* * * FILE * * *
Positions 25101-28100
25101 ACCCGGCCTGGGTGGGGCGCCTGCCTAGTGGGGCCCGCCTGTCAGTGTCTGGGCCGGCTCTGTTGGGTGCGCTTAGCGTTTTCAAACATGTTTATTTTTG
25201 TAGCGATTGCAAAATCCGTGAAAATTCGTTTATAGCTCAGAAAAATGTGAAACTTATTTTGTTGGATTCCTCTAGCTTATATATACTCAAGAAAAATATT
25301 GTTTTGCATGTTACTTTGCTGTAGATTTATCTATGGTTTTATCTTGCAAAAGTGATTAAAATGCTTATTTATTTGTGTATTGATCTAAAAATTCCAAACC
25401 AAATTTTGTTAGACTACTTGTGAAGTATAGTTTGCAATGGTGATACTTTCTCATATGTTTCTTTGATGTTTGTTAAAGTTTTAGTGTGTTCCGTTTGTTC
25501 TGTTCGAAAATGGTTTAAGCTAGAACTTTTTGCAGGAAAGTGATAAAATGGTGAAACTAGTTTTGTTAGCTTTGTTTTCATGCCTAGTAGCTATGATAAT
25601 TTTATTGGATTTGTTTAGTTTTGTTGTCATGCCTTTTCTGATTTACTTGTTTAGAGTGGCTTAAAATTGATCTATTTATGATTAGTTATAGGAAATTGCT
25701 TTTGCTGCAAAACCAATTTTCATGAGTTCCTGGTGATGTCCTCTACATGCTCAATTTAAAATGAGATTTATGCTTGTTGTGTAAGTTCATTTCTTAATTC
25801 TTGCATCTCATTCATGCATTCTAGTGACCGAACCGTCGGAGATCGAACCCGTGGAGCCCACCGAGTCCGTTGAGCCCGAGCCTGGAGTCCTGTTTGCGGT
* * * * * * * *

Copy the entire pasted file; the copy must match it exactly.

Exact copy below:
Positions 25101-28100
25101 ACCCGGCCTGGGTGGGGCGCCTGCCTAGTGGGGCCCGCCTGTCAGTGTCTGGGCCGGCTCTGTTGGGTGCGCTTAGCGTTTTCAAACATGTTTATTTTTG
25201 TAGCGATTGCAAAATCCGTGAAAATTCGTTTATAGCTCAGAAAAATGTGAAACTTATTTTGTTGGATTCCTCTAGCTTATATATACTCAAGAAAAATATT
25301 GTTTTGCATGTTACTTTGCTGTAGATTTATCTATGGTTTTATCTTGCAAAAGTGATTAAAATGCTTATTTATTTGTGTATTGATCTAAAAATTCCAAACC
25401 AAATTTTGTTAGACTACTTGTGAAGTATAGTTTGCAATGGTGATACTTTCTCATATGTTTCTTTGATGTTTGTTAAAGTTTTAGTGTGTTCCGTTTGTTC
25501 TGTTCGAAAATGGTTTAAGCTAGAACTTTTTGCAGGAAAGTGATAAAATGGTGAAACTAGTTTTGTTAGCTTTGTTTTCATGCCTAGTAGCTATGATAAT
25601 TTTATTGGATTTGTTTAGTTTTGTTGTCATGCCTTTTCTGATTTACTTGTTTAGAGTGGCTTAAAATTGATCTATTTATGATTAGTTATAGGAAATTGCT
25701 TTTGCTGCAAAACCAATTTTCATGAGTTCCTGGTGATGTCCTCTACATGCTCAATTTAAAATGAGATTTATGCTTGTTGTGTAAGTTCATTTCTTAATTC
25801 TTGCATCTCATTCATGCATTCTAGTGACCGAACCGTCGGAGATCGAACCCGTGGAGCCCACCGAGTCCGTTGAGCCCGAGCCTGGAGTCCTGTTTGCGGT